Certain solutions may provide immediate remedies for the issues outlined here. Many bisexual and other queer activists want producers in media to include more bisexual individuals and conversations on fluid conceptions of sexuality; many bisexual activists also want public health policy and other legislation to reflect the size and needs of the bisexual population in the United States. While these efforts would certainly increase public awareness of bisexuality and bisexual issues and improve health outcomes for bisexuals, they do not address the systemic problems in our society’s perception of and conversation around bisexuality and sexuality in general.
The Challenges of Bisexual Representation does not propose to solve bi-erasure and biphobia. However, this project does seek to provide a much-needed online resource with accessible information on bisexual representation from an academic point of view. Twelve keyword entries, which synthesize and analyze important theoretical and sociological research, probe the recurring concepts in literature on bisexuality and bisexual representation. This constellation of themes, each so profound and elusive on its own, cannot be integrated into a single hypothesis which accounts for the perpetual underrepresentation and misrepresentation of bisexuality; therefore, these entries have been written as autonomous texts, though they contain many references to one another.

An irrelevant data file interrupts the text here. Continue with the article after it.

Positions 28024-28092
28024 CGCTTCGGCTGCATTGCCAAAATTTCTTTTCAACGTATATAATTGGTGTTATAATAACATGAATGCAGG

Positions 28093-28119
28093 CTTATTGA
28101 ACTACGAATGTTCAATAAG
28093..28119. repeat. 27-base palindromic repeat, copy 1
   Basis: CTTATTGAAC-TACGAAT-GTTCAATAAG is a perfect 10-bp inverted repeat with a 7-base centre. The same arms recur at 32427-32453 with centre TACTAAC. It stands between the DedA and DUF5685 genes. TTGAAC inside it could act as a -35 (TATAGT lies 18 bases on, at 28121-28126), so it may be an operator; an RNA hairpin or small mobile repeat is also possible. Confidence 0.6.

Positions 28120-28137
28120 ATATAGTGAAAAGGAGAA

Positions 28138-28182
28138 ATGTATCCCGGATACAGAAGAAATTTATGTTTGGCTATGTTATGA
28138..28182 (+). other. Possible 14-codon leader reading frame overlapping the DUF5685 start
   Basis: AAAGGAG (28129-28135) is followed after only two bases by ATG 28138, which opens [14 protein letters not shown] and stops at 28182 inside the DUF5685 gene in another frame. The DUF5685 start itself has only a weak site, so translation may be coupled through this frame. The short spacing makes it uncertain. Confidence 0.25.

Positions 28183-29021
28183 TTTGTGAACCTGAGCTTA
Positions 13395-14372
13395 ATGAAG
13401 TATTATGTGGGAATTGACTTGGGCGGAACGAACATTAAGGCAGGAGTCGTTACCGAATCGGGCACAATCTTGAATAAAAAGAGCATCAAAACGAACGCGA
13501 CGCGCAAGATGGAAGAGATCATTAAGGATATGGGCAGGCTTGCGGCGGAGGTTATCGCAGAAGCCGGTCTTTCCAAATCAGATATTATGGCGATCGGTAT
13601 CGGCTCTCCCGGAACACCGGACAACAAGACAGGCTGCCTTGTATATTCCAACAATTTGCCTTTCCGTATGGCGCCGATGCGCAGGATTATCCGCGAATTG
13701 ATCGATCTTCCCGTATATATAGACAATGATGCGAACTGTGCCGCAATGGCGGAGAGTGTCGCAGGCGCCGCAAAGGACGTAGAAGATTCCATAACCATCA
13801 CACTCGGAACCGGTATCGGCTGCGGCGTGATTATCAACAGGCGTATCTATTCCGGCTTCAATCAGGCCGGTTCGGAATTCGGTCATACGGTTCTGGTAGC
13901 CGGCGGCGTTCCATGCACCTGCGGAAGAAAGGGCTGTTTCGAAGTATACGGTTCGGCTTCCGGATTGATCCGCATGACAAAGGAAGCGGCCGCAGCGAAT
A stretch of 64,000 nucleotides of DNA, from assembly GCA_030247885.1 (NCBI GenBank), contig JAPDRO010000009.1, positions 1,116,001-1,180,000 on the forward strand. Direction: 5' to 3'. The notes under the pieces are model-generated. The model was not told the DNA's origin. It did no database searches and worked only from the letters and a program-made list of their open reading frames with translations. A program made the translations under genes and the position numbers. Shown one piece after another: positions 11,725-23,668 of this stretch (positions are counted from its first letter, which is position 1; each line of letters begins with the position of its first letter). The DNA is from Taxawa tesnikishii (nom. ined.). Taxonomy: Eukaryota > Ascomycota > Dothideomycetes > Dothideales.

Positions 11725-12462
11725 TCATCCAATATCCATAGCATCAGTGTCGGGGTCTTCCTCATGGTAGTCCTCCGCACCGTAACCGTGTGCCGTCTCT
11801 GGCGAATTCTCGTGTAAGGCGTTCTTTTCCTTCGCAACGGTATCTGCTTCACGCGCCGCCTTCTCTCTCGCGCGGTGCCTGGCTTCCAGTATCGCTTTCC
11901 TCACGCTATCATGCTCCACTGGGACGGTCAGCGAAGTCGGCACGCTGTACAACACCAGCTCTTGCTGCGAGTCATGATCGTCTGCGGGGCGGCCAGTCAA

The Challenges of Bisexual Representation will develop in readers foundational knowledge on bisexual representation that will assist them in future research and conversations on bisexuality. Furthermore, this project aspires to facilitate an open conversation that might lead to an artistic and societal shift towards more fluid conceptualizations of sex, gender, and sexuality and relieve bisexuals of bi-erasure and biphobia. While the focus of this project is on bisexual representation, readers will hopefully perceive that all genders, sexes, and sexualities are oppressed in some way, and in desperate need of liberation from ourselves.